The calls went out last Thursday: Across the country, phones rang, delivering to 32 stunned scientists, poets, scholars and other creative intellectuals four key words: "MacArthur Foundation. Fellow. Money."

"I thought it was a hoax," said Tina Rosenberg, a Washington-based free-lance writer. At 27, Rosenberg is the youngest of the 32 new MacArthur Fellows officially announced today. All of them will receive stipends -- with no strings attached -- ranging from $190,000 to $375,000 over the next five years.

The fellowships, informally known as "genius awards," can't be sought; there is no application process. Instead, the MacArthur Foundation seeks out its fellows with the help of 100 anonymous nominators around the country.

"I made the guy give me his phone number and I called him back in Chicago," Rosenberg said. "I wanted to make sure it wasn't one of my friends playing a trick on me."

"She's not the only one to have done that," said Ken Hope, director of the MacArthur Fellows Program, established in 1981 by the John D. and Catherine T. MacArthur Foundation in Chicago. "Some people just look the number up themselves and call back."

In Utah, the phone call left poet Mark Strand feeling a bit leery as well as surprised.

"I didn't know quite what to say," Strand said. "In 1979 I was told I had won a Pulitzer Prize, and then the judges reversed their decision at the last minute. Since then, I've been a little wary of what I'm told about what I'm going to win. I just tell myself you have to believe that this hasn't happened."

But it had happened.

And Strand, 53, had at least enough faith in the good news to drink "a couple of great bottles of wine. It was super."

The award, Strand noted, "comes at a rather odd time. I just had to sell my Toyota to get out of debt. I always run very close to falling into overdraft ... Now I won't have financial worries for the next five years." Because the amount of the awards is based on the age of the recipient -- the older the recipient, the higher the figure -- Strand, professor of English at the University of Utah, will receive a total of $320,000.

"It's been a long time since I've published a book of poems," Strand said. "I kept pushing the poems away because I had one more thing to do and then another. Now poems will come first and other things last."

"The only other thing that's changed," he added, "is I wake up in the middle of the night now. But I don't know whether it's because it's hot out here or because this big sum of money is coming."

While Strand was drinking wine in Utah, Rosenberg was celebrating in her own way: Shooting baskets in Adams-Morgan with a couple of 10-year-olds, playing poker, picking up the lunch tab for her friends and getting used to the idea of an income that will exceed her usual "four-digit" one.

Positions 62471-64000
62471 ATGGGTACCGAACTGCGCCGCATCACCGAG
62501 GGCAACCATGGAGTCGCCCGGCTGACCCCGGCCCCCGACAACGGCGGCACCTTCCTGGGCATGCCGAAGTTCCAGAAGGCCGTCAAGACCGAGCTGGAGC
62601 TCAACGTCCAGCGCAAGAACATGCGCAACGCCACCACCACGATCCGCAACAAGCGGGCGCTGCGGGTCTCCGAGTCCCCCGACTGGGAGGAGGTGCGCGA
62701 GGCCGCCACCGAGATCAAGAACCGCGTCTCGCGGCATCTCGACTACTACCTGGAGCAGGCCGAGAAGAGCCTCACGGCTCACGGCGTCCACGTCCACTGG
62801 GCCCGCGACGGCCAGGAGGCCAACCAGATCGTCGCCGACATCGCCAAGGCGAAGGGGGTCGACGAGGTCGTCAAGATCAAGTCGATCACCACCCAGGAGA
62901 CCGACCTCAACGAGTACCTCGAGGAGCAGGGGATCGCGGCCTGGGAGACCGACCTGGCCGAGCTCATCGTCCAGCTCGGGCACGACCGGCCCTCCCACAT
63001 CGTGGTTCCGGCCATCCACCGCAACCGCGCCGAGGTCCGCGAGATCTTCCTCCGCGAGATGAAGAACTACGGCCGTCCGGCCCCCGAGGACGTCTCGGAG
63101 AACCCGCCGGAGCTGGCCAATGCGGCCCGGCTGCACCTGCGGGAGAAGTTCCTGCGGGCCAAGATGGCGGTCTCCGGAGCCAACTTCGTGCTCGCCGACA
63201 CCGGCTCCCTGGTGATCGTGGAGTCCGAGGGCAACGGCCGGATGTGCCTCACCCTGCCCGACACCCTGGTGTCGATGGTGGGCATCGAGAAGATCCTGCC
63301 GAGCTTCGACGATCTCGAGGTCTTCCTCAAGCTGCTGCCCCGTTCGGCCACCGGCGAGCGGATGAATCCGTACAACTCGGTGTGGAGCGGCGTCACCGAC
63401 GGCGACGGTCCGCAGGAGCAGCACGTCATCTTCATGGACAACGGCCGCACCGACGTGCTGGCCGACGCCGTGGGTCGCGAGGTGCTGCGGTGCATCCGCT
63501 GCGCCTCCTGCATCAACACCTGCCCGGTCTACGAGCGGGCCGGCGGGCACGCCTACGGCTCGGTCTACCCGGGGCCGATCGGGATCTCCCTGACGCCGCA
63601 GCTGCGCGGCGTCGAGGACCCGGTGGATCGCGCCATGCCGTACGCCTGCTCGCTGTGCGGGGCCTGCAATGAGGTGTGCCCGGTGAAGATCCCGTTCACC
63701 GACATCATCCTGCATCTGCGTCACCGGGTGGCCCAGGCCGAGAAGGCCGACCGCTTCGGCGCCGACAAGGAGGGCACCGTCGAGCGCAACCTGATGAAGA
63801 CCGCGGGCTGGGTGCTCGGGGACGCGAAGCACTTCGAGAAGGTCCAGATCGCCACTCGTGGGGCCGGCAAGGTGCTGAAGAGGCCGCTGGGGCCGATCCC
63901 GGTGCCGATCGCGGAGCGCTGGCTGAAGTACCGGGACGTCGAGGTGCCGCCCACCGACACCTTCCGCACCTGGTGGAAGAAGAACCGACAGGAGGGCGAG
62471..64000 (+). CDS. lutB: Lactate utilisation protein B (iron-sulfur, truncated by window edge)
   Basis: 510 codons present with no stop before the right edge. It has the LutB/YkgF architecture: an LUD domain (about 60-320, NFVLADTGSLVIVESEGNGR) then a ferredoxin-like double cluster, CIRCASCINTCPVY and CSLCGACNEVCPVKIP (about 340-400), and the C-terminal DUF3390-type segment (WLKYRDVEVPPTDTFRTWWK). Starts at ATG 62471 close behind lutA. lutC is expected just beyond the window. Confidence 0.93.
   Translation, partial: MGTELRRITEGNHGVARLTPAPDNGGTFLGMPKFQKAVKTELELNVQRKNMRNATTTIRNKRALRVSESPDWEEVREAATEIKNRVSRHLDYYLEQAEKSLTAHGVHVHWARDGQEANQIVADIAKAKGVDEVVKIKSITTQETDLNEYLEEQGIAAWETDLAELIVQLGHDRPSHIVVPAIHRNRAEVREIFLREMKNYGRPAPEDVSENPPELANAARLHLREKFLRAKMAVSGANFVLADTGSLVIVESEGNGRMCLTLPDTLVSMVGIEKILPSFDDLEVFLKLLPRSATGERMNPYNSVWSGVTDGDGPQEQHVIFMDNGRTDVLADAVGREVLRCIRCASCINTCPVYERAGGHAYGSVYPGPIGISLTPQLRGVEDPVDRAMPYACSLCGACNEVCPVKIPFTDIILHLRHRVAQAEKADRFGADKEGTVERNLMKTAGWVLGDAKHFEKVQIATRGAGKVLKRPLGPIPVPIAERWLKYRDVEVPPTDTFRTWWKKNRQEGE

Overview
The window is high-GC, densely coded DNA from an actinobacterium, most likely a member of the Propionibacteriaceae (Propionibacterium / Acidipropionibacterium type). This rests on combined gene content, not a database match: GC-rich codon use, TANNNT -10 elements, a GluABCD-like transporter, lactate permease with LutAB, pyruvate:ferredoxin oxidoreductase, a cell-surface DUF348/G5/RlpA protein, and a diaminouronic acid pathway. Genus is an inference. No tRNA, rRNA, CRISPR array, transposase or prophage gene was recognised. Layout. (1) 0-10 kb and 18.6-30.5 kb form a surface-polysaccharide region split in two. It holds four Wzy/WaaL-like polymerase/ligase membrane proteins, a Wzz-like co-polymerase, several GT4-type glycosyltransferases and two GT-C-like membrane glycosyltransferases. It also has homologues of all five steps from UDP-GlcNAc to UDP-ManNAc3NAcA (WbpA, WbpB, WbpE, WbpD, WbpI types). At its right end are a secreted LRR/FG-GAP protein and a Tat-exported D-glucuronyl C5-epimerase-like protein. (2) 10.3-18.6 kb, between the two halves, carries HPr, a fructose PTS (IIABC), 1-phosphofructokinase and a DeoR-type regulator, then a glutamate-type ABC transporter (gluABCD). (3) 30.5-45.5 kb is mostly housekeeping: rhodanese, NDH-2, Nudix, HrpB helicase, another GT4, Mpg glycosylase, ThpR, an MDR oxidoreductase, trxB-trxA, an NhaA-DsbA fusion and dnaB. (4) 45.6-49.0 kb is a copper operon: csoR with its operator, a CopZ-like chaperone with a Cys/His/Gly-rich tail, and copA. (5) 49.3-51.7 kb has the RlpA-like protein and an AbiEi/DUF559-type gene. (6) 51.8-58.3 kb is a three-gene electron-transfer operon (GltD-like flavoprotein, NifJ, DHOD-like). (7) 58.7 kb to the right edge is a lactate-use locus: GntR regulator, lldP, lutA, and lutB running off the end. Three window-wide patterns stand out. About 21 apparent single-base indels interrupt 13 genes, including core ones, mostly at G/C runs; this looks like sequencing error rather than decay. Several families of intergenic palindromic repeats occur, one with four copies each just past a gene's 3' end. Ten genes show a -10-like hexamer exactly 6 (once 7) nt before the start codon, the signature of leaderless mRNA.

"It's totally bizarre and overwhelming," she said. "You read about these things and see some biologists and economists and you think, 'Gee, they must be geniuses,' because you have no idea what they do ... I'm not even in the same league with cell division ... I'm supposed to write things that people can understand."

For Rosenberg the $190,000 over the next five years "means a lot of plane tickets" for reporting trips to Central and South America -- and perhaps the opening of a few hitherto closed doors. "I'm not sure if the award will help -- I hope it will. It's been hard getting the {magazines} I write for to be interested in the things I want to write about."

When Michael Malin, 37, a planetary scientist and geologist from Mesa, Ariz., heard the good news -- the $240,000 award that he will receive -- his response was "a beer with dinner ... I'm not a frivolous person. That's one of the parts of my personality that never got very developed. Maybe that's one of the things that will change with this."

If he runs out and does something like buying a Jaguar, it will be a MacArthur first.

"To my knowledge," said Hope, "no one has. One person bought a bicycle and another one bought a secondhand car. But we look for people whose consuming interest is their work -- so that the awarding of the fellowship will mean something to the society in which they work."

If MacArthur Fellowships have gone unsquandered, they have also gone untaxed. But beginning this year, as a direct result of the tax reform, the MacArthur Fellows will pay taxes on the income from their five-year awards.

"Monday morning I have an appointment with the guy who does my taxes," Strand said. "The first serious move I make."

Both to mitigate the tax bite and to adjust to cost-of-living increases for the first time since 1981, the foundation's board increased the awards by 25 percent.

The program's 100 anonymous nominators are paid honorariums of $1,000 each and appointed for one-year terms to identify candidates for review by a 15-member selection committee. The smaller committee meets eight or nine times a year to recommend possible MacArthur Fellows -- for final approval -- to the foundation's board of directors. There is no fixed schedule for selection of winners.